You’re so brave. You’re an inspiration. I like how you live your life, unlike all those homeless people who beg on the street.

I am a weaponized token ready to be deployed by mortgage-paying individuals in any hypothetical about economic reform. I am a biopolitical example of how the urban garrisons are used to protect the uber rich from the destitute. Because the people with mortgages and enough capital to displace their social inferiors have inculcated themselves with the illusion that they are a protected class, invulnerable to being crippled by forces beyond their control like mass shootings, intensifying wildfires, or superviruses.

Comfortable Americans suffer from a collective amnesia regarding recessions and other forms of shock capitalism within their lifetimes. In particular, adherents of the musical entrepreneur and convict Frank “Suge” Knight and Nobel Prize-winning economist Milton Friedman and the doctrine of disaster capitalism (euphemistically hailed as the “free market”) will argue that the health of a country can be determined by the health of the stock market and the most recent appraisal of their homes. They bother not with the mechanisms that sustain the system. All they know is that most are destined to fail. They say that there is no sickness or infirmity in heaven, so it is their duty as the economic elect to remove the grotesque from their downtown centers and create their own paradise.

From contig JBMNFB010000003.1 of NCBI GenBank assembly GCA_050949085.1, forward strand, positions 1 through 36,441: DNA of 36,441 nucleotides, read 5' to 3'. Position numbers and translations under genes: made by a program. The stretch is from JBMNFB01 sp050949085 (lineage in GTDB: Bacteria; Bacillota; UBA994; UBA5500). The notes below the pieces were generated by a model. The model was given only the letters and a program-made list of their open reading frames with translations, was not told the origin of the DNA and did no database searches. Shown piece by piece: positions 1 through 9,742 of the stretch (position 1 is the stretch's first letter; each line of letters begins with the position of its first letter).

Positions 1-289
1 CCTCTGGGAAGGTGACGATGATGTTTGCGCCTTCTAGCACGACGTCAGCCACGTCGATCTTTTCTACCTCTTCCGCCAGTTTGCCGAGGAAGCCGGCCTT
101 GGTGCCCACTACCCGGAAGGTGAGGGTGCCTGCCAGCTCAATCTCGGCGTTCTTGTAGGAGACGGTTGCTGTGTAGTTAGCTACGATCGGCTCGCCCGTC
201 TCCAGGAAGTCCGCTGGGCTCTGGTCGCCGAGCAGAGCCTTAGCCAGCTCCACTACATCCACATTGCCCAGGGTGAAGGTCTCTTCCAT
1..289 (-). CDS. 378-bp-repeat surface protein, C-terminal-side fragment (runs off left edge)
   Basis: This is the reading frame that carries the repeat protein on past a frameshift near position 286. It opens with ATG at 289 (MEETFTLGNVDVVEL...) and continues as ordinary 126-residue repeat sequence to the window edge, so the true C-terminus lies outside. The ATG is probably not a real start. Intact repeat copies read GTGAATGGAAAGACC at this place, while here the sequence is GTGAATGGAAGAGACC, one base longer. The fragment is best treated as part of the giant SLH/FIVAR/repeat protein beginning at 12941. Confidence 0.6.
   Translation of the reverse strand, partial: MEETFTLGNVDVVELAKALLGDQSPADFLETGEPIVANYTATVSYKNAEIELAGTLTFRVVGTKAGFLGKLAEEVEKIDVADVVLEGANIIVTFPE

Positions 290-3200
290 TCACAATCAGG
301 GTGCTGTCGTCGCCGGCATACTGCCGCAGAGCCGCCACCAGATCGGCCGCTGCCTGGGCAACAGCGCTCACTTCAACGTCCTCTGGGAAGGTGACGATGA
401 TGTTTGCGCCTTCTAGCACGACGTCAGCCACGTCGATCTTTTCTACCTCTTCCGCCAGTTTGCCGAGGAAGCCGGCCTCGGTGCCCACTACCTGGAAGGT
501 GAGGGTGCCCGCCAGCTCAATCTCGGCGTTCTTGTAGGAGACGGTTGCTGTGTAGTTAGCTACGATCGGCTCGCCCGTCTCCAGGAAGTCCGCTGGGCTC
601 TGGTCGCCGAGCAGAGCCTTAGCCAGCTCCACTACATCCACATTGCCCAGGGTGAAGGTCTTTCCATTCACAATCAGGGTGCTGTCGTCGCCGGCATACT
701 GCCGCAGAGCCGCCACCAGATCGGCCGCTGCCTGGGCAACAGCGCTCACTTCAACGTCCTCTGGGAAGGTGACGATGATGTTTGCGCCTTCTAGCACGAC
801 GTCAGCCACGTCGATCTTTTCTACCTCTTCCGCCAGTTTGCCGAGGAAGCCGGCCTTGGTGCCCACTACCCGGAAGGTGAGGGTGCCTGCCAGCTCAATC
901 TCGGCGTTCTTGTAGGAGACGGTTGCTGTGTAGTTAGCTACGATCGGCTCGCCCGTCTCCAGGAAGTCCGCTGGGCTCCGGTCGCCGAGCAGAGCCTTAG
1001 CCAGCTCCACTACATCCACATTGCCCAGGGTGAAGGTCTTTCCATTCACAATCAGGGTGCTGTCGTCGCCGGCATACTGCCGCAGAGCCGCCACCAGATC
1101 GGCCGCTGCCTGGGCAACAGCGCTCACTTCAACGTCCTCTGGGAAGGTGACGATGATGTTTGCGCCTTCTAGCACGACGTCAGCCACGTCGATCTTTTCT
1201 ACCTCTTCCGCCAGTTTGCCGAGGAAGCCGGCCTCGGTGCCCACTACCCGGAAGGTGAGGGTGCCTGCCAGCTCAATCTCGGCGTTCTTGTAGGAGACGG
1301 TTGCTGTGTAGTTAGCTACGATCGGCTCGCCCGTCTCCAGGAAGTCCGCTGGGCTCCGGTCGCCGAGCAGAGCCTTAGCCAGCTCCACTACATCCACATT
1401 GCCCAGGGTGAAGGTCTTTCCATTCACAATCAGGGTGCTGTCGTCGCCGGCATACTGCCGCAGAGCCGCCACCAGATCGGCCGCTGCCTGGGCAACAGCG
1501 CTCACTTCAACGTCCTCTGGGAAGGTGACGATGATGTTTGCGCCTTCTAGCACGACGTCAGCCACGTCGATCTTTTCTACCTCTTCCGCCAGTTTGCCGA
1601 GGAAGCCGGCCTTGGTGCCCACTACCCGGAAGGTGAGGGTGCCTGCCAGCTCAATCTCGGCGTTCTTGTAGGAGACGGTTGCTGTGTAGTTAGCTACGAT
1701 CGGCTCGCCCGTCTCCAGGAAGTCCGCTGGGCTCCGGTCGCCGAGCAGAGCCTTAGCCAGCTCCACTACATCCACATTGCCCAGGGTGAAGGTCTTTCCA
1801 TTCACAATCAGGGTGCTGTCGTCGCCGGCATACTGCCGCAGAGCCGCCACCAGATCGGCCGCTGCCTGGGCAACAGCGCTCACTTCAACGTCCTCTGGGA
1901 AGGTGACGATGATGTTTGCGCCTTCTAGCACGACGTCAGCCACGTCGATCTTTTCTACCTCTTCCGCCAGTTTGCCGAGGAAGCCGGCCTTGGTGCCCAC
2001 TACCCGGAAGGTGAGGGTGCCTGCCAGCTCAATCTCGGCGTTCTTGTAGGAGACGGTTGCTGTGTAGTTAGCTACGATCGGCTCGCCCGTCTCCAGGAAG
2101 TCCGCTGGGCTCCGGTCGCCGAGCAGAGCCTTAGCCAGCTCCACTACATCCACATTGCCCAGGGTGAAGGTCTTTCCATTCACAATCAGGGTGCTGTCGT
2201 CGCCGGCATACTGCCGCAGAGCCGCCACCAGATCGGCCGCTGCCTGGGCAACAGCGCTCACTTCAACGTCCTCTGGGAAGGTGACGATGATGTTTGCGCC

Ultimately, I find solace in the depressing reminder that punishing the weak and disenfranchised for inconveniencing the rich with their very existence is the story of America. There is nothing new under the California sun. Yet something about this epoch feels different. Maybe it’s the bias of my fixed relativity, but this moment in time contains an intangible sense of eschatological doom. As if the American project is finally submerged under its own excess. The plague of Covid-19 has shown the world that Americans believe the only way to deal with the paralytics, lepers, and dying is to offer empty words of pity and an unwavering commitment to inaction. The initial murmurs that America could never return to a pre-Covid equilibrium have given way to calls for reform. However, almost a year into the much cited “new normal,” technocrats have only managed to extend their profit extraction into our homes as countless Americans synchronously work the sociologist Arlie Hochschild’s double shift. Meanwhile, those same elected officials continue to disregard the mounting human toll and reopen their states with the hope that beleaguered Americans miraculously avoid Covid while still contracting the virus of capitalism. Thoughts and prayers.

The other day, I was pushing myself around the vacated promenade. A man seeking shelter under a boutique storefront awning sat with a sign, ready to receive alms. Using my feeble hands, I grab some cash and hand it to him. He says, “God bless you.”

Greg Roque is a stand-up comedian and screenwriter. He lives in Long Beach, California.